A Few Days of Camping and Fly Fishing in Cataloochee Valley

Last week was spring break for our 6-year old daughter, Willow, so we took her and our 2-year old son Boone for a camping trip before our guide season really kicks into overdrive. The kids enjoy being outside and always get a kick out of seeing animals, so Cataloochee Valley with its elk herd was a perfect choice.

Elk with one antler

We were surprised to see most of the bull elk still sporting antlers. This one had recently dropped one and the kids immediately named him “Elliot” after the goofy, single-antlered mule deer in the cartoon movie “Open Season”.

Turkeys & Elk in Cataloochee Valley

Elk were out and about throughout the valley at all times of day, but wild turkeys were even more numerous.

We’re glad to report that brook trout are still well distributed throughout the valley and all the streams. Up until about 2008 they were relatively rare and only found in the headwaters. Since that time they have become pretty common and found in places previously unheard of.

Since we were keeping the kids out of trouble and fishing at the same time we didn’t get as many photos as we would have liked. There was one brilliantly colored 8″ brook trout that was caught while the cameras were at the bottom of the pack and a spectacular 14″ brown trout Charity caught on a dry fly while I tended to the kids and the camera was in the car.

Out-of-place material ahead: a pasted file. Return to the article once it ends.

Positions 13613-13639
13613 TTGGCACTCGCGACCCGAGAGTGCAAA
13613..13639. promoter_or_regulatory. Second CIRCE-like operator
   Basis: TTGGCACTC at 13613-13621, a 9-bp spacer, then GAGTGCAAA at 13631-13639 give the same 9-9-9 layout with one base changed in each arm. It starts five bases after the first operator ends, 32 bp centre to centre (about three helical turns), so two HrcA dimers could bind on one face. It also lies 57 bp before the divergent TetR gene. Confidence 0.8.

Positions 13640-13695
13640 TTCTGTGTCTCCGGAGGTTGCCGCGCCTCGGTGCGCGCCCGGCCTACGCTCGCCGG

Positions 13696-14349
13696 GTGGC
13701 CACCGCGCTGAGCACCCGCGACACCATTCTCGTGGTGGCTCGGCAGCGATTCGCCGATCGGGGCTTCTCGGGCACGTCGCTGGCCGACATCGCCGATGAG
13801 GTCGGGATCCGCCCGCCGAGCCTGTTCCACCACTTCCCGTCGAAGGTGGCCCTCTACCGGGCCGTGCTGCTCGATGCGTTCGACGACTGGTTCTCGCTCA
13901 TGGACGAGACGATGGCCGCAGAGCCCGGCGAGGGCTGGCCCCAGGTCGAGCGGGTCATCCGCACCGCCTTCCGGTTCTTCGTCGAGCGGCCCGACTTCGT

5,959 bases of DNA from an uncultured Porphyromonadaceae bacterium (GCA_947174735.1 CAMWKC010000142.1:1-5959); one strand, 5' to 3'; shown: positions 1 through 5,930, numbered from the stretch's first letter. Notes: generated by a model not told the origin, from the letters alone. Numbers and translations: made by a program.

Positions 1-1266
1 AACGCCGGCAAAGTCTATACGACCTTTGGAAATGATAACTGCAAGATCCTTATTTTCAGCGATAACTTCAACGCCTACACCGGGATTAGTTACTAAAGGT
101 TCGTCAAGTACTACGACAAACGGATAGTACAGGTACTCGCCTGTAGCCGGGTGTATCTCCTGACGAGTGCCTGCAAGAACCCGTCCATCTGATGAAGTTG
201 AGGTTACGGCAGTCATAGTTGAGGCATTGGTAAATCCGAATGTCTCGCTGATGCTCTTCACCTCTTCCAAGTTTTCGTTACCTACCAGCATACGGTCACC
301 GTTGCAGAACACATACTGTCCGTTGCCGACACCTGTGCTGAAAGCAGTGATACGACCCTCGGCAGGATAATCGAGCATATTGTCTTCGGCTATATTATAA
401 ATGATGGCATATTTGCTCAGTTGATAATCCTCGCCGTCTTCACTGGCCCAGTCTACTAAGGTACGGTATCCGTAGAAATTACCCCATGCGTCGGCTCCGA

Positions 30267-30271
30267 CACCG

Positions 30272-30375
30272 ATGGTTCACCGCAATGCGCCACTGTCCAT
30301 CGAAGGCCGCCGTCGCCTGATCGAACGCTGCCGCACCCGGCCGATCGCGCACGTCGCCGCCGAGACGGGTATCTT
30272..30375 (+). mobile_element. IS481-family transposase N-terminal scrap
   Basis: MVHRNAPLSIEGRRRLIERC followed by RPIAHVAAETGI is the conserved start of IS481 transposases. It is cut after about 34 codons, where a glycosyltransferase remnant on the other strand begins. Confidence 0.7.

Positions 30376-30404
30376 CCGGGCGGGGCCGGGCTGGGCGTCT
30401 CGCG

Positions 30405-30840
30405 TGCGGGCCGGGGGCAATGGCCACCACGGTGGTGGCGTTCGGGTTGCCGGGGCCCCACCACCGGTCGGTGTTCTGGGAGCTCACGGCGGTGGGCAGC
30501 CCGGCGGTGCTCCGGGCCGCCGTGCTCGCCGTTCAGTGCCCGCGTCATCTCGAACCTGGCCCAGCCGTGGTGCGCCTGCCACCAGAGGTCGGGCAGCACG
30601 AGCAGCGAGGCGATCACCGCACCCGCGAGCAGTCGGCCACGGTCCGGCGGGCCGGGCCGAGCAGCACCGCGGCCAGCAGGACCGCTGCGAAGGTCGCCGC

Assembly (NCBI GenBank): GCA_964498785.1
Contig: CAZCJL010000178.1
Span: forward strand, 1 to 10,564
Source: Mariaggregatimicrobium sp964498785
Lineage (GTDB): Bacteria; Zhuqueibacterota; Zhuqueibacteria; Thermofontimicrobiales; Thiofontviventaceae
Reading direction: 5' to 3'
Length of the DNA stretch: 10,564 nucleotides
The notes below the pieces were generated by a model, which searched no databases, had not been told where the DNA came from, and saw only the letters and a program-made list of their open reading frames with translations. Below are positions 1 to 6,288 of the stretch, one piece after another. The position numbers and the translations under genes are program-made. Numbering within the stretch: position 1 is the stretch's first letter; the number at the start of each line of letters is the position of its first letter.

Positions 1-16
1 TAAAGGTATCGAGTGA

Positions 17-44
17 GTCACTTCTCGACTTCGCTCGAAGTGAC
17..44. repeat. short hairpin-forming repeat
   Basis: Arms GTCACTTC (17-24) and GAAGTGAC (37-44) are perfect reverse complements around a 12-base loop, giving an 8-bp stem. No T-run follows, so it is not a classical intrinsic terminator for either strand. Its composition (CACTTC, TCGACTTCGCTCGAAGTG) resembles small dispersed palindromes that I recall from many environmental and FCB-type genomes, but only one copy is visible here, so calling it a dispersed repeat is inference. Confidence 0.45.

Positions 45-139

Boone Fly Fishes Rough Fork

At two years old Boone is eager to do what the rest of us are doing. He was adamant that we didn’t help him cast! Here he is actually getting the fly in the water on Rough Fork.

Charity Shows Cataloochee Brown Trout

Charity shows a nice brown trout that ate a dry fly on Cataloochee Creek near the old Palmer house.

Ian uses a Tenkara rod

Ian spent the better part of a day fishing exclusively with a 13′ Tenkara rod on Cataloochee Creek

Rainbow trout caught on Tenkara

A pretty nice rainbow took a Haystack fished on a 13′  Tenkara rod

Willow Shows Off a Cataloochee Rainbow Trout

Willow shows off a rainbow trout she caught in Cataloochee Creek

Woody House on Rough Fork in Cataloochee Valley

The Woody house is a great place to take a short break from hiking or fishing along Rough Fork.

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Comments

  1. Ian, how long is your leader for fishing areas like Cat?

    • Collin,
      In most areas of the park we use 7’6″ leaders, or at least guide folks with them. They’re easier to turn over and be more accurate for average to less than average casters as well. I’d certainly use that length on Rough Fork, Caldwell, Palmer, or Little Cataloochee. On the main stream, Cataloochee Creek, there are a number of long riffles and long runs where I know I use leaders closer to 9′, but 7’6″ will work .